Why you should consider switching your energy supplier and how to do it
We spend a lot of money on heating and on electricity in our family home. One of the easiest ways to save money is to check your usage, compare supplier offers and switch to a better deal. Ofgem, the government’s Office of Gas and Electricity Markets, asked us to check out the Be an Energy Shopper site that helps you understand your energy bills, and what to do if you want to find a better deal. Please note, this post is written in collaboration with Ofgem.
Our three bedroom Victorian end of terrace takes a huge chunk out of our monthly wallets to maintain. It is probably the old windows and the roof in need of repair that make the biggest impact on our heating bills, and the fact that there is always someone in means we use plenty of electricity too.
However, I have always suspected we also pay too much to our supplier. Currently our projection for the next 12 months is £1399. After checking on one of the Ofgem approved comparison sites I found out we could save around £200. That would be a big bonus that we could spend on small DIY projects, or perhaps even put towards our window fund in an effort to make our house more energy-efficient. In another home, that extra cash could provide funds to heat the house more, ensuring better health and more comfortable living.
We have never switched our supplier, other than when we moved houses and left the old supplier behind and took over the new house and its existing supplier. Actually deciding to switch suppliers has always felt like a major effort. So I figured I would have a look to see if it really is such a faff.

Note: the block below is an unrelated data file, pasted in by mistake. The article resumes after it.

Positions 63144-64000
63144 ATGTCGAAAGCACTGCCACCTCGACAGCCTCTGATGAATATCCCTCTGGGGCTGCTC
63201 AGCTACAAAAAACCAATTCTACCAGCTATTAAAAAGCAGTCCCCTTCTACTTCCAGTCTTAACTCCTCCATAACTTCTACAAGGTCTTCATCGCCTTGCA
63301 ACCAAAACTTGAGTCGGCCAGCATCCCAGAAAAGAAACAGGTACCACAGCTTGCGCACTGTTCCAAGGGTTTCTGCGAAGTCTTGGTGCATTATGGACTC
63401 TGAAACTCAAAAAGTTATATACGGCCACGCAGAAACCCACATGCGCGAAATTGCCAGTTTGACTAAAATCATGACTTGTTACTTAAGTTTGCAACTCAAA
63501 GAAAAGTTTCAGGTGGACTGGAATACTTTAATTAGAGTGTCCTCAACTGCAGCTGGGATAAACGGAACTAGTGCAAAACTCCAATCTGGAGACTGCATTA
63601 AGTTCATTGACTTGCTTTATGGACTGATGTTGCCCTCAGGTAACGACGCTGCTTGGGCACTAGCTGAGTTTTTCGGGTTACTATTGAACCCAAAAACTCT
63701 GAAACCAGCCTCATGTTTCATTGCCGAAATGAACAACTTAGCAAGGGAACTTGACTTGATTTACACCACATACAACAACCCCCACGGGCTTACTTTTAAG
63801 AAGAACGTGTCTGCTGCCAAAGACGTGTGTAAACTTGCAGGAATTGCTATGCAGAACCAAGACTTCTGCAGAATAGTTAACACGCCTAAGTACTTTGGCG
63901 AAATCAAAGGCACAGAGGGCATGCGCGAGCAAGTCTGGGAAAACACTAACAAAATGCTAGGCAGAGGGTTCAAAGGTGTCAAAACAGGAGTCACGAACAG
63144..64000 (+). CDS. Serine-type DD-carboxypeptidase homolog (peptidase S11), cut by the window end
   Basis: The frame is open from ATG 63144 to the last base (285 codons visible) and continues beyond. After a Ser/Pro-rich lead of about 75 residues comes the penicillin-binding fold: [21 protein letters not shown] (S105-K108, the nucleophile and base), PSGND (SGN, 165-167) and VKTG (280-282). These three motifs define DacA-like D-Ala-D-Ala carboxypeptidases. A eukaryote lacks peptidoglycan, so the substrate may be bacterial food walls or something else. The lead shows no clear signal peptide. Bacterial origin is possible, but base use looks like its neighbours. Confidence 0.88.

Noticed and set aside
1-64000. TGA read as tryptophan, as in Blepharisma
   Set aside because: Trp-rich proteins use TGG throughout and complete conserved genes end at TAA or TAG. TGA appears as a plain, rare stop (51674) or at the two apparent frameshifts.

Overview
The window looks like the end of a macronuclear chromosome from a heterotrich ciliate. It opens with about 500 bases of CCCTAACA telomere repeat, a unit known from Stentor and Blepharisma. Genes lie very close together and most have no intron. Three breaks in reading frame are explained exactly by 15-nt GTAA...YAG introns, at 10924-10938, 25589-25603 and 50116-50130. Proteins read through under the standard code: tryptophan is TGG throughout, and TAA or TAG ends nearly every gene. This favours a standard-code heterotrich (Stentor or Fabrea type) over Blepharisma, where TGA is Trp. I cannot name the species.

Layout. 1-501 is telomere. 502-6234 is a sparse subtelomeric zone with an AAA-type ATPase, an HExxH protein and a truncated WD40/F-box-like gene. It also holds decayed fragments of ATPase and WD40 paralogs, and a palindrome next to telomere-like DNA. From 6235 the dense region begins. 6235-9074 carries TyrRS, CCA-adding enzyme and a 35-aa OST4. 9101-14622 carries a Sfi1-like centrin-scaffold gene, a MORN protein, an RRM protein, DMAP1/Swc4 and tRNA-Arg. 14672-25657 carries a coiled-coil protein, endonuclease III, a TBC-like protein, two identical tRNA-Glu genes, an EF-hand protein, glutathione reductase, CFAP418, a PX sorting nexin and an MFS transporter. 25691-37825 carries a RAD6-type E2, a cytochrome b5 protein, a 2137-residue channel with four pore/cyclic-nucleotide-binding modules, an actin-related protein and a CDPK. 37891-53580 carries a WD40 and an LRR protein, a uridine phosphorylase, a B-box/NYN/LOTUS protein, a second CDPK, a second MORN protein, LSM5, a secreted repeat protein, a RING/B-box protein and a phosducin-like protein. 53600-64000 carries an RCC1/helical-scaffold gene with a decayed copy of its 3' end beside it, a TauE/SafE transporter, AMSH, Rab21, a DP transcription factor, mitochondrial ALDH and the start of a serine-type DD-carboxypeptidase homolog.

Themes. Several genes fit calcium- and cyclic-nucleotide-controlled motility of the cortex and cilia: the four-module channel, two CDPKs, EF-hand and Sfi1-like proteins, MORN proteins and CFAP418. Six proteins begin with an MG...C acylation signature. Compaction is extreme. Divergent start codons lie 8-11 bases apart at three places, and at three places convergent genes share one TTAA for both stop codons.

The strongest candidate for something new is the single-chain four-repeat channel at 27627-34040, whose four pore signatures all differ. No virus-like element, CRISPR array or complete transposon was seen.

After looking through the page that describes how to switch suppliers, it actually is really simple.
All you need to do is identify a good deal (by using the comparison sites), and give them few pieces of information. You need your postcode, the name of current supplier, the name of your current energy deal and how much you spend on this (check your recent bill for this!), an up-to-date meter reading and your bank details if paying by direct debit. Direct debit is worth considering as you can often get extra good deals doing that. The price comparison website will do all the work for you and switching will take about 3 weeks. If you want to do the switching yourself check out the Be An Energy Shopper site for advice
Your old supplier should refund you any credit you have with them, or you might have to pay them for any current debits so check ahead to avoid surprises. And before you do any of this, you might also let your current supplier know you are thinking of switching and see if they can give you an even better deal.
So, switching suppliers looks easy and you could save money. I am definitely considering switching now!
Have you ever switched energy suppliers? How did it go?
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